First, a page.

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Jacob Otieno, a hippo and crocodile attack survivor. [ Denish Ochieng, Standard]

Nyanza
The agony of chasing compensations for lives snatched by Lake Victoria hippos, crocodiles

Mama Florence Atieno reels with emotional pain any time she recalls the incident of January 24, 2016.

Her family became a victim of human-wildlife conflict, when her last born son Duncan Otieno died after a crocodile attack at Usoma Beach in Kisumu West Sub-county. Shreds of his mutilated body were recovered hours later.

“I have attended several funerals in this village, deaths caused by hippo and crocodile attacks. I had not imagined it would get to my doorstep,” said Atieno.

Although she has accepted the loss, her pains reccur any time she remembers the unrewarding visits she has had to make to the area Kenya Wildlife Service (KWS) offices, chasing compensations for the loss.

SEE ALSO: Residents living near forest accuse rangers of brutality

And since December last year, she has abandoned the search for compensation, choosing to move on. “When I last visited the KWS offices, I was subjected to untold embarrassment. I was told never to visit the office again until I get a call on the same,” she said.

About two kilometres in neighbouring Usoma village, Miriam Omar is undergoing the same predicament.

Her brother Ramadhan was killed following a hippopotamus attack, just a year after surviving a crocodile attack at Usoma Beach.

Like Mama Florence, Ms Omar is yet to be compensated and has since abandoned the quest for the payouts, hopping for God’s intervention.

Cases of human-wildlife conflicts are rampant along the Lake Victoria beaches in Kisumu West, where hippos and crocodile attacks have become the norm. The lake is a source of livelihoods for many residents who use it for fishing, watering animals, irrigation and domestic use.

SEE ALSO: Conservationist fears for life after group invades property

And despite increased cases of attacks, area village elder Asman Abayo says the residents have no option but to risk their lives to earn a living.

“There is no way we can avoid the lake. It is the only resource that our people have. The only solution is for relevant government authorities to do their bit to ensure protection of the people and compensation for those who fall victim to wildlife attack,” said Abayo.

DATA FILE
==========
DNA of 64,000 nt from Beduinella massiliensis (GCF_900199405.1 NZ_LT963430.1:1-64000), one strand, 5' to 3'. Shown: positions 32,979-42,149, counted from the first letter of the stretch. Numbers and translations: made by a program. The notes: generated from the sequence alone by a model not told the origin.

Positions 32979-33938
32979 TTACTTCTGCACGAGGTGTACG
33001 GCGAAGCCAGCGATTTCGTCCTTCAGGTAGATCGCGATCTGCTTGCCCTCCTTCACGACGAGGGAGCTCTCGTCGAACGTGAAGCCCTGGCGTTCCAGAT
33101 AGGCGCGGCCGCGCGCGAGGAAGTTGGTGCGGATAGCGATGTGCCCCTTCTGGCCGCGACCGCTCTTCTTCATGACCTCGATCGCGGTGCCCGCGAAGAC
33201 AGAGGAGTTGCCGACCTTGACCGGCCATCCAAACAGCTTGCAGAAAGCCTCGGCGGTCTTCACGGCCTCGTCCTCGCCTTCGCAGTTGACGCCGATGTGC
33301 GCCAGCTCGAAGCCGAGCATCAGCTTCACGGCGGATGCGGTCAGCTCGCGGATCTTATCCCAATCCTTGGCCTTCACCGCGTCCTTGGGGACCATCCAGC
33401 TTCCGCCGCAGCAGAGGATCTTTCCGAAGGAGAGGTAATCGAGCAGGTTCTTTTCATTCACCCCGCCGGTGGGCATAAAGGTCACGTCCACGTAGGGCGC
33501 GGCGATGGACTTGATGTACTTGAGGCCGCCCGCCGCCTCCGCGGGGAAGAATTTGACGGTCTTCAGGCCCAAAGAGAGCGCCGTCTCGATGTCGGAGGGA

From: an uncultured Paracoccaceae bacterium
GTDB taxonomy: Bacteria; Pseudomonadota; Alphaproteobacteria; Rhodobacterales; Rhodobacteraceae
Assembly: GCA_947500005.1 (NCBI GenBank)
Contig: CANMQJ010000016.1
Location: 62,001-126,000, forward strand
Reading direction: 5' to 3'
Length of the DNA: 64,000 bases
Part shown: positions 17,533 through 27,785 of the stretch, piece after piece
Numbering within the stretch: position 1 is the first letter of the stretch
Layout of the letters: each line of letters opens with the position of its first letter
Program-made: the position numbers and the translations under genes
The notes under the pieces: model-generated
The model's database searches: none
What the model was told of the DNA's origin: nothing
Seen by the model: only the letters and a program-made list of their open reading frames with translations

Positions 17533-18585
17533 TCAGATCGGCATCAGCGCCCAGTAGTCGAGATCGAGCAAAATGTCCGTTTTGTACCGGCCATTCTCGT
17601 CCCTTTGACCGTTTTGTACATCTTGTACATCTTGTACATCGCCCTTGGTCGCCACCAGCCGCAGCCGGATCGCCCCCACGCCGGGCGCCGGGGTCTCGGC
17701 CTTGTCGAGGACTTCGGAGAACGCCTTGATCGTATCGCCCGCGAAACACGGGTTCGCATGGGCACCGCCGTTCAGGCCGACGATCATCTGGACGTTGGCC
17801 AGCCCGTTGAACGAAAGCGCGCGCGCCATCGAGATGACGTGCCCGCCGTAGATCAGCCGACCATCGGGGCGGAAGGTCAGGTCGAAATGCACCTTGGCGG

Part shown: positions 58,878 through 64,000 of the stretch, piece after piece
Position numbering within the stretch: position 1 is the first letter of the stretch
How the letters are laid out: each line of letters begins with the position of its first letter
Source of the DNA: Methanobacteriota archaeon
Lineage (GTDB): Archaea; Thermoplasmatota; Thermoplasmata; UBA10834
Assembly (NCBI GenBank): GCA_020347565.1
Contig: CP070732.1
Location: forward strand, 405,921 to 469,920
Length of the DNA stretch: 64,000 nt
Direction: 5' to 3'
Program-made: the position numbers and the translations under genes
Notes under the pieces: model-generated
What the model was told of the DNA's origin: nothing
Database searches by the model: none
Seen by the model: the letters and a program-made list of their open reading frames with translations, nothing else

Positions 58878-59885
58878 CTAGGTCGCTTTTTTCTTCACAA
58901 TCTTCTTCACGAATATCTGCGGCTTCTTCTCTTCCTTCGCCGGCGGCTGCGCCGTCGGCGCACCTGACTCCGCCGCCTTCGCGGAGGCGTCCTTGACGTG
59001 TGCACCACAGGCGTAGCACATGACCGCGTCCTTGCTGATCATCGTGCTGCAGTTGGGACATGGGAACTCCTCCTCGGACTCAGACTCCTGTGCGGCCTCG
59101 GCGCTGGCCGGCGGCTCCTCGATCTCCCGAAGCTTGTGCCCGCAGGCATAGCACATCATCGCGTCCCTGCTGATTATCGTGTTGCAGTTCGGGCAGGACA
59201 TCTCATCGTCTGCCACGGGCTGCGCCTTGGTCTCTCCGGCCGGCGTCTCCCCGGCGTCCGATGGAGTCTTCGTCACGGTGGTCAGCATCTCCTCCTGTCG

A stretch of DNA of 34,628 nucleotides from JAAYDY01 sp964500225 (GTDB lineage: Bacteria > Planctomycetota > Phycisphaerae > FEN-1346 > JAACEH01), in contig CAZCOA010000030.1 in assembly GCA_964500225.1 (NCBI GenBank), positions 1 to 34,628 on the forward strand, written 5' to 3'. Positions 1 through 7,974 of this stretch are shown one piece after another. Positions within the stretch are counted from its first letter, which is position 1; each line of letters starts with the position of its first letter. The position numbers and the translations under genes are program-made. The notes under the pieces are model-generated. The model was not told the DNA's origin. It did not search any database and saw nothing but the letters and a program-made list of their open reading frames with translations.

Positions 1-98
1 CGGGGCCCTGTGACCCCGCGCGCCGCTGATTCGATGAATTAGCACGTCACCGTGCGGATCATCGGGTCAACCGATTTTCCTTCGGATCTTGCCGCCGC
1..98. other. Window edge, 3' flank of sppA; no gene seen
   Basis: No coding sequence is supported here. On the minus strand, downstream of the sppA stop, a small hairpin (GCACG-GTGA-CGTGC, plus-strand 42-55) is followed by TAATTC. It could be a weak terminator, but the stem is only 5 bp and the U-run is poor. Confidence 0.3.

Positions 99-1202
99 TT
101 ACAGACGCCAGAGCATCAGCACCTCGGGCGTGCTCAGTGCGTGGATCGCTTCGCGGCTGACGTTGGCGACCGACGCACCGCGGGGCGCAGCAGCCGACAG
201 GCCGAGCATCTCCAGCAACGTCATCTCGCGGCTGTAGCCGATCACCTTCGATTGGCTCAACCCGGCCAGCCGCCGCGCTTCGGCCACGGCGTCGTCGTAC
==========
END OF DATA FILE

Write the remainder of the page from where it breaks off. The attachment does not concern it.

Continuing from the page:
Long journey

But the long treacherous journey of seeking compensation continues to worsen the pain left behind by wildlife attacks.

Faint-hearted victims abandon the course, choosing to move on, while a few brave ones have had to fight hard to receive the payouts.

SEE ALSO: MP wants frequent jumbo attacks halted

Atieno said Otieno, her last born son who was then a standard seven pupil, had gone to the shores of the lake to take a shower that evening with three of his friends.

“Shortly before 6pm, I got a call that my son had been attacked by a crocodile. By the time we got to the shores, there was no trace of the animal. After a search, parts of his body were recovered,” said Atieno.

After his burial, the long walk to justice began. The chief and officials from the KWS gave her forms, which she was to fill and attach necessary documents. And after complying with the requirements, it was time to wait for the response.

Three years down the line, there are no signs of the widow getting justice, despite follow ups at the KWS offices.

“The last time I visited the KWS offices was in December last year. I had become a bother, as every time I went, I was told to wait. The wait has become indefinite, and I gave up,” she said.

SEE ALSO: Rising Lake waters escalate human-wildlife conflicts

For Omar, her brother Ramadhan was in the company of a colleague during a fishing expedition when they ventured into Lake Victoria waters on August 22, 2018. Barely 10 minutes into the water, an angry hippo approached, hit the boat and threw Ramadhan into the water.

The animal then descended on him, tearing him before disappearing into the water with the body, leaving behind a trail of blood and his torn shirt. The body was recovered about 200 metres into the water, with multiple wounds on the right upper limb, head and stomach.

This was barely a year after Ramadhan survived a crocodile attack. Even though he got partially paralysed, his compensation never came to be, with visits to the KWS offices proving futile. Ms Omar was left taking care of his children, his wife having abandoned them.

Christine Boit, the senior KWS warden in charge of Kisumu and Siaya counties, says compensation is a procedural process.

“The county compensation committee then reviews them, before they are forwarded to the headquarters for relevant action,” said Boit.

SEE ALSO: KWS staring at huge bills as rising Lake waters escalate human-wildlife conflicts


Human and wildlife conflict KWS Animal attacks Crocodile attack

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